Men looking for labor jobs stand along a street in Brooklyn, New York on April 3, 2012. (Photo : REUTERS/Eduardo Munoz)
A new report released on Wednesday by the Census Bureau shows that the number of Latinos in poverty in the United States dropped 1.2 percent, Fox News Latino reported on Thursday.
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According to the report, the unemployment rate remained high and the median household income dropped 1.5 percent in 2011 than in the previous year. However, the number of Latinos in poverty fell from 13,522,000 to 13,244,000, or 26.5 percent to 25.3 percent, Fox News Latino said.
The report provided a confusing image of the economic well being of Hispanics in the U.S. just weeks before the presidential election in November. Both presidential candidates state that Latino voters and the economy are among their top priorities.
According to Fox News Latino, the overall poverty rate has remained unchanged at 15 percent, although consensus estimates were predicted to be much worse. The report listed New Mexico, Louisiana, the District of Columbia, Arkansas, Georgia and South Carolina with the highest rate of poor people.
A University of Michigan economist Sheldon Danziger told Fox News Latino, "This is good news and a surprise." Danziger said a continuing boost from new unemployment benefits and job gains in the private sector were responsible.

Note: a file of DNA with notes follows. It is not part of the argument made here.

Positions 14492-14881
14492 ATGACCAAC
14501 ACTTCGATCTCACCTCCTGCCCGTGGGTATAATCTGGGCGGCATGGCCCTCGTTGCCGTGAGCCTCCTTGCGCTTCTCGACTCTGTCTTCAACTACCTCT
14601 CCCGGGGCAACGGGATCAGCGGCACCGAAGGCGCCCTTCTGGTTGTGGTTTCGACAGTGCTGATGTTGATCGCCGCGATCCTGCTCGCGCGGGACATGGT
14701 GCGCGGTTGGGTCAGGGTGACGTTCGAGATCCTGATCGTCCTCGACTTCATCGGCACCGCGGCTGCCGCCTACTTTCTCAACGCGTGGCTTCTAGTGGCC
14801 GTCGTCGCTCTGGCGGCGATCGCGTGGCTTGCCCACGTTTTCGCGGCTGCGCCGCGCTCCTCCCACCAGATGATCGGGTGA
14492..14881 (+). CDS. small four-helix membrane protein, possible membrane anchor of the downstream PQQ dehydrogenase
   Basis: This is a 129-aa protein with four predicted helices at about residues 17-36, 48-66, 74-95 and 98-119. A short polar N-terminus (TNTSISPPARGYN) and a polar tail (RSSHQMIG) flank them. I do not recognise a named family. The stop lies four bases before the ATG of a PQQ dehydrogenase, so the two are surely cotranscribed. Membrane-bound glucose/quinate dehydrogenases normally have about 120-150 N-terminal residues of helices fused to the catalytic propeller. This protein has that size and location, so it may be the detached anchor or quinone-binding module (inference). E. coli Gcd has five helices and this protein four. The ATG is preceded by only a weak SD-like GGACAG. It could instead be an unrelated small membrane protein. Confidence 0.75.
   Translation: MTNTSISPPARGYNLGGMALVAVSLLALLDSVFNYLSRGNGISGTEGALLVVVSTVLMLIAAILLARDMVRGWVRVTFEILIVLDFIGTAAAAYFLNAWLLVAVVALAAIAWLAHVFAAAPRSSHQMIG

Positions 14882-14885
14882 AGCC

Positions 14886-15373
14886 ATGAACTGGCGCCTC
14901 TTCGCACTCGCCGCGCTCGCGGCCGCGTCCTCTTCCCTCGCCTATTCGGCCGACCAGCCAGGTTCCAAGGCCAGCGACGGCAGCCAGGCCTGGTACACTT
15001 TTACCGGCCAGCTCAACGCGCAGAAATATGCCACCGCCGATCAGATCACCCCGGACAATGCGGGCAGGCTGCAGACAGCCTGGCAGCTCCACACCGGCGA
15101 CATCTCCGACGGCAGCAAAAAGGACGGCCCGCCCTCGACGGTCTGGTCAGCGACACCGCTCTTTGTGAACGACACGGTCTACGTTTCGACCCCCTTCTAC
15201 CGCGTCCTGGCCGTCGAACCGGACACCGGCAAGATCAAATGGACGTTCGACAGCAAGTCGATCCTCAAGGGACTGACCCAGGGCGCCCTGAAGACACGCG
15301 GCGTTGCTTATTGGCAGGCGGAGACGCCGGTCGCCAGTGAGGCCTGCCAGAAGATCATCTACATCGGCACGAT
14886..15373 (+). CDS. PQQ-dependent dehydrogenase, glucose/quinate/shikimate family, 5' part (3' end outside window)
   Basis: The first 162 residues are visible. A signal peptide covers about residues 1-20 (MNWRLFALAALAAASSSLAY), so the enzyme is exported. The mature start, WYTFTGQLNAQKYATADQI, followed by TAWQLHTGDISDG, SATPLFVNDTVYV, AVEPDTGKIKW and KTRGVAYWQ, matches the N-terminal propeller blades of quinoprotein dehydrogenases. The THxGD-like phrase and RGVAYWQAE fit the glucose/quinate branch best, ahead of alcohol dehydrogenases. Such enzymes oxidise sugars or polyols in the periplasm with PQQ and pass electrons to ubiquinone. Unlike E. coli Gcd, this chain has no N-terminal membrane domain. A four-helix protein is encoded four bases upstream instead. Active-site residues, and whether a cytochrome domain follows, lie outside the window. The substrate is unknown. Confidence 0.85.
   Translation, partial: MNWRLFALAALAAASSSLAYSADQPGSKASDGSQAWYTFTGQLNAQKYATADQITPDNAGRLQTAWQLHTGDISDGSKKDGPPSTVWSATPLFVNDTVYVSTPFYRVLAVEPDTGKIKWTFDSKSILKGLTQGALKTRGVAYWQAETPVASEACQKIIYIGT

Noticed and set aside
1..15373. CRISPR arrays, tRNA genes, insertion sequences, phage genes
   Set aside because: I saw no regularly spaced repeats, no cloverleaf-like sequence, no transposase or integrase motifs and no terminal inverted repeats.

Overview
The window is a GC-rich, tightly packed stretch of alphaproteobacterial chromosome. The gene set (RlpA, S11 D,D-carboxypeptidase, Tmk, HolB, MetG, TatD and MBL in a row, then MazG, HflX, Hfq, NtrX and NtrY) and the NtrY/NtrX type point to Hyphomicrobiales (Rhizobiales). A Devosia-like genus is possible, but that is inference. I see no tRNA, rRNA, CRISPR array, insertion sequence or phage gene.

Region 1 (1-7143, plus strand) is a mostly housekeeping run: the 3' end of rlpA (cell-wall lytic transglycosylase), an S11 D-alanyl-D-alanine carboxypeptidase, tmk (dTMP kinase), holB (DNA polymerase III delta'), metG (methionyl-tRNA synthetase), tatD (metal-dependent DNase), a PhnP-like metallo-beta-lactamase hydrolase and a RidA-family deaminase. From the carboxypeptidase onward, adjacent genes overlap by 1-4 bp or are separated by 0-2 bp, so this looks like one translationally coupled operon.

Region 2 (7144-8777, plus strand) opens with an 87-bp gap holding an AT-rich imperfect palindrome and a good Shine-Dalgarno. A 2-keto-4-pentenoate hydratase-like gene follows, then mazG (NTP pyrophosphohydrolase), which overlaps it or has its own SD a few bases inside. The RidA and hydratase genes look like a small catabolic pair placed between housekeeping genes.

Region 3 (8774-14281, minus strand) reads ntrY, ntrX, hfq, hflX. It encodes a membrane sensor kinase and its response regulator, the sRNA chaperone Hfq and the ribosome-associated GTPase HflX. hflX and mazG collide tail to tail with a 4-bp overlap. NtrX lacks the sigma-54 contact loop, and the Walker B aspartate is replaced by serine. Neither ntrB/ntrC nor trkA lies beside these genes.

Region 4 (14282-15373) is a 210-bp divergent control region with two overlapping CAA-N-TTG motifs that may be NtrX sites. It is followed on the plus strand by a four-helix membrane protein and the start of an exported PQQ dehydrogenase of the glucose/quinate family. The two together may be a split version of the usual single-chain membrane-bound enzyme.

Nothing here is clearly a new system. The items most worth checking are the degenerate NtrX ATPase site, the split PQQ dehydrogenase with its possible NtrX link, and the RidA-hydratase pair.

"It would indicate the stimulus was even more effective than believed," he added.
Fellow economist from the University of Chicago, Bruce D. Meyer, however, did not share Danziger's enthusiasm. Meyer told Fox News Latino, "The drop in the unemployment rate has been due in significant part to workers leaving the labor force, because they are discouraged, back in school, taking care of family or other reasons."
According to Fox News Latino, the poverty level is based on government calculations that only include income before tax deductions and excludes capital gains or accumulated wealth.
The chief of the Census Bureau's household economics division, David Johnson, told Fox News Latino that he attributed the new poverty numbers to an increase in full-time workers over the past year.
Despite these gains, an average of 1 in 4 Latinos continues to be among America's poorest.